The first night of our Northern Lights Sightseeing Tour, we did not see any activity in the sky. Our driver and tour leader was very patient and took his time to ensure we had a chance to see them but unfortunately they never appeared. If you want to see the Northern Lights, they will test your patience, so do remember that patience is a good virtue on this tour.
After our first night produced no results, I booked us through the same company (no additional charge) to try to see them again. I confirmed us to go back out when the NOAA solar forecast was predicting very high solar activity level and thus a high probability of seeing the Northern Lights. Although the NOAA forecast is never a guarantee that you’ll see them, they definitely got the forecast right the night we went out. Here are some of the incredible pictures that I took: ***Disclaimer: These pictures are my actual images and cannot be redistributed without express written consent of The Travel Maestro, LLC. ***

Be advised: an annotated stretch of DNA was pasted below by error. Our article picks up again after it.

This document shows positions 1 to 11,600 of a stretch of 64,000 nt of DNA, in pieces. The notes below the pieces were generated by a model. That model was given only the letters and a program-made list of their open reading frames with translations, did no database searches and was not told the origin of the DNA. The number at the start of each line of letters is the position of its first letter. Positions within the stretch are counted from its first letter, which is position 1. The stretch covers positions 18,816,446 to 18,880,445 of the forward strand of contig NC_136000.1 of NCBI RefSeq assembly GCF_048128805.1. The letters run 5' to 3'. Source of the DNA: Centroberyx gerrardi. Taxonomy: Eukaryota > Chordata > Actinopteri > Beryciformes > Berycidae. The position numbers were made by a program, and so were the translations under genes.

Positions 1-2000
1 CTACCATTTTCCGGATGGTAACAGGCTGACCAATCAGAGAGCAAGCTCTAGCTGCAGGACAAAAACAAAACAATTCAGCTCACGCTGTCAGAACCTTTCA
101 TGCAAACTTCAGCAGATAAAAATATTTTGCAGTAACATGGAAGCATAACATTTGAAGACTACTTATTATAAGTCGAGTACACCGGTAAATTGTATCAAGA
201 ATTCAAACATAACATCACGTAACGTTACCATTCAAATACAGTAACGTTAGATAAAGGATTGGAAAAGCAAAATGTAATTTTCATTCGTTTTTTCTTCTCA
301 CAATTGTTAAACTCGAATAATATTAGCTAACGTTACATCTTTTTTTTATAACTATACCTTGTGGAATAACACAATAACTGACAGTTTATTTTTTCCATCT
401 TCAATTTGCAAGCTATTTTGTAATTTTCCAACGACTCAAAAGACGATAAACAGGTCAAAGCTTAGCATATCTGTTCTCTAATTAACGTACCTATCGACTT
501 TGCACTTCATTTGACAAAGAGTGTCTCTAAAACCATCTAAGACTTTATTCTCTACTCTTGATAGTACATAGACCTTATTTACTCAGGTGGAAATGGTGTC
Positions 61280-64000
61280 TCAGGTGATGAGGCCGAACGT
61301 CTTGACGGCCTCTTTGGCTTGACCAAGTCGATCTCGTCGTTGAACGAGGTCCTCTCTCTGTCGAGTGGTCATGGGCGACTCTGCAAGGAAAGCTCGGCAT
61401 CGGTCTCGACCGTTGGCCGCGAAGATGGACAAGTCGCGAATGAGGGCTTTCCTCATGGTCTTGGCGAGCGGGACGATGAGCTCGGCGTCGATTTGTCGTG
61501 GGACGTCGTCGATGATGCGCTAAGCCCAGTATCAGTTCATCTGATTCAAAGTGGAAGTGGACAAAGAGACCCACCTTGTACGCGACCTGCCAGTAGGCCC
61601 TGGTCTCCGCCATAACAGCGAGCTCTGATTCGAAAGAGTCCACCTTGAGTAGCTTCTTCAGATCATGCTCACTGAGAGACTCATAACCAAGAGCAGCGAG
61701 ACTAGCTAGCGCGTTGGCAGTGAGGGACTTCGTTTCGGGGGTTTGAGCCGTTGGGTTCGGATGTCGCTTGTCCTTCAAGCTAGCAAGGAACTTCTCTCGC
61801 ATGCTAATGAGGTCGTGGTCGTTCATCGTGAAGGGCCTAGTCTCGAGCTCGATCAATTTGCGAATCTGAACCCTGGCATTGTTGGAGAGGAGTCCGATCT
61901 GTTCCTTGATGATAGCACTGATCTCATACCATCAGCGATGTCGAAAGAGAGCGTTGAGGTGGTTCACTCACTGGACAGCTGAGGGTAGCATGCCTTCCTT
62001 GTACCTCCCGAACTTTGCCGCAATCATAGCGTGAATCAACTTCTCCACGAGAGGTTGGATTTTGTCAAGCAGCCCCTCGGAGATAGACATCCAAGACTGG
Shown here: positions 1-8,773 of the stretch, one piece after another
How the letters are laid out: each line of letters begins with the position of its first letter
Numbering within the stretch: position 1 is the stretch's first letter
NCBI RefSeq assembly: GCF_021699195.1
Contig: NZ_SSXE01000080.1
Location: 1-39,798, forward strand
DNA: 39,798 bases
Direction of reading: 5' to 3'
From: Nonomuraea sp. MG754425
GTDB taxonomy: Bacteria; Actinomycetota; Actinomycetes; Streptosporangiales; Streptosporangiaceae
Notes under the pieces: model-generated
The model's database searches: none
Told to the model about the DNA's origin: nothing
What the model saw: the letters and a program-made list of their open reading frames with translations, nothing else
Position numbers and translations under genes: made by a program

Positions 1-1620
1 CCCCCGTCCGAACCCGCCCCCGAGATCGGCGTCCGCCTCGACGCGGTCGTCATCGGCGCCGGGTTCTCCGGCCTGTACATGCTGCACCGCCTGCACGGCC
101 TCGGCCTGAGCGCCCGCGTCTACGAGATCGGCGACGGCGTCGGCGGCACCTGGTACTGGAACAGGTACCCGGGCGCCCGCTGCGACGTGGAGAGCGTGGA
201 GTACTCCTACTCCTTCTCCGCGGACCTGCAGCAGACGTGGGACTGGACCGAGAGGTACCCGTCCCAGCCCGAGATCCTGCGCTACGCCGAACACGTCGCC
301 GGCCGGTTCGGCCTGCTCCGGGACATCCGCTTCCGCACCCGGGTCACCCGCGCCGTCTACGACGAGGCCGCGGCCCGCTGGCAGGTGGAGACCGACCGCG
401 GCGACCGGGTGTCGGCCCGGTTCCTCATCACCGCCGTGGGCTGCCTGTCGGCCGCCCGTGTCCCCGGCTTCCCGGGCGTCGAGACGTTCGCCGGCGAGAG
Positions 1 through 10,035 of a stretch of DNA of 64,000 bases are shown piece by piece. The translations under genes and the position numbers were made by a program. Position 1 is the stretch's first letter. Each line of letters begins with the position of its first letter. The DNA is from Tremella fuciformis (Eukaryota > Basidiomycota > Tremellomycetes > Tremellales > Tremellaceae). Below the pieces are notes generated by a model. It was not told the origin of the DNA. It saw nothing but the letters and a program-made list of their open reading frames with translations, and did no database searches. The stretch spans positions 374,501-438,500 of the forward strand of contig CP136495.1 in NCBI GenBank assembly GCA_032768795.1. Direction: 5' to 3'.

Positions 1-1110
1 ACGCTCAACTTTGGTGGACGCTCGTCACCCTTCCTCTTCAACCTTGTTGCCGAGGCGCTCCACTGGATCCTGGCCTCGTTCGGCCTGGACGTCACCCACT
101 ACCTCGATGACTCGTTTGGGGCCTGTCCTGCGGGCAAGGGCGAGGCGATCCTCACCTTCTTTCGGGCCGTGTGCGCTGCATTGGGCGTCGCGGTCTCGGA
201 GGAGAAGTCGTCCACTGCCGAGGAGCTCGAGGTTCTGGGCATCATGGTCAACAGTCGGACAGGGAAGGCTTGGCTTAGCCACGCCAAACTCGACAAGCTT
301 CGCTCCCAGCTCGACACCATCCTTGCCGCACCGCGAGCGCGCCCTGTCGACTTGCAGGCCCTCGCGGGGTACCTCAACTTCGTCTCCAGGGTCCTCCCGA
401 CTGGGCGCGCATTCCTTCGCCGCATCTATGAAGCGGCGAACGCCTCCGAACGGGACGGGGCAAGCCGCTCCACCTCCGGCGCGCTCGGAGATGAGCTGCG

Large Group Southern Iceland Coast including Glacier Hike by Grey Line Tours: This is an all-day tour that picked us up at our hotel at approximately 7am and we did not return to the hotel until 6pm. The tour was a group of approximately 50 people and we were transported on a large motor coach from Reykjavik to the Southern Iceland coast to Hella and surrounding towns. This tour featured a very seasoned tour director who provided excellent perspective and descriptions of each destination along our journey. You can tell that he had been doing this for a while but in a good way. He enjoyed his job and wanted to share all of the joys, sights and culture of Iceland with the group. Although we chose to go with a large group for this trip, there are small group or private tours available through other companies that will take you to the same places. This tour was approximately $160 per person and given the length of the trip and the tour director’s in-depth knowledge and guidance, I would absolutely recommend this tour option to anyone going to Iceland, especially if you don’t mind being with a larger group. It was a fantastic value for everything that we did which included a spectacular glacier hike, visiting black sand beach, stopping to see two of the largest waterfalls in Iceland, a visit and great photo opportunity of Eyjafjallajökull, one of the smaller ice caps in Iceland but more notably known as the home to Iceland’s most recent volcano eruption in 2010. The Blue Lagoon - Iceland’s Most Iconic Attraction: If you’re considering a trip to Iceland for the first time, then you have to visit The Blue Lagoon. The first thing people think of when they think of Iceland is…The Blue Lagoon! Okay, maybe some of you think of ice or cold weather but right after that, it’s The Blue Lagoon. As I did with our other tours and activities, I booked our trip and tickets to visit The Blue Lagoon about 5 weeks prior to our trip. I purchased tickets to visit The Blue Lagoon on a Saturday, our second to last day in Iceland, with the thought of “saving the best for last.” Our tickets for The Blue Lagoon were standard tickets which do not include towels or a bathrobe. So, remember to either bring a towel with you in a backpack or you can pay to upgrade your standard ticket to a deluxe ticket at the check-in desk when you arrive ($14USD upgrade per ticket). Upon our arrival on Saturday late morning arrival at approximately 11:30am, we walked up to the entrance of the main building and were greeted by a herd of people, at least 75-100 people in line waiting to simply check-in at the welcome desk. I would compare it to a TSA airport line nightmare situation but instead of people knowing (for the most part) how a TSA security line works…this was a far more chaotic and unorganized process. We tried to stay positive during the wait but this was hardly a “spa-tranquility” atmosphere as we waited our turn to enjoy Iceland’s “Fountain of Youth.” After about 30 minutes, my wife and I made it through the line and completed the check-in process and agreed to meet up in 15 minutes on the other side of the locker rooms. Thankfully this happened without any issue and we found each other pretty quickly upon exiting the main building near the entrance to the Blue Lagoon. It is worth noting that our arrival experience overall was VERY overwhelming and quite stressful. My wife and I both experienced the same volume of people in the locker rooms when we needed to change before going to the Blue Lagoon and it was truly over-crowded and I had to wait about 5-10 minutes for a locker to become available from a departing patron. But now that we met up with each other and found a place to hang our towel, we entered The Blue Lagoon and our stresses from earlier were definitely melted away. The Blue Lagoon is truly a unique, one-of-a-kind experience and I felt this way despite the large number of people around us. Everything from the silicon mud mask that you can apply to your face and body to the saunas, water features and of course the unique volcanic rock surrounding, make this a must-see attraction when visiting Iceland. Overall Recommendation: The Blue Lagoon is a must-see and I would highly recommend it. Our arrival experience was definitely less than desirable and it felt like a complete tourist trap on the day we were there but I didn’t want to allow that to take away from its uniqueness and the positive aspects of our visit. My biggest take-away and piece of advice for anyone visiting The Blue Lagoon… Visit The Blue Lagoon during the week (don’t visit on the weekend, if you can help it) and make sure to buy a ticket for early in the morning before the bigger crowd arrives. If we had done that, I can promise you that I would still be ranting and raving to all of my friends about how amazing it was but the experience was diminished by the overwhelming number of tourists when we were there.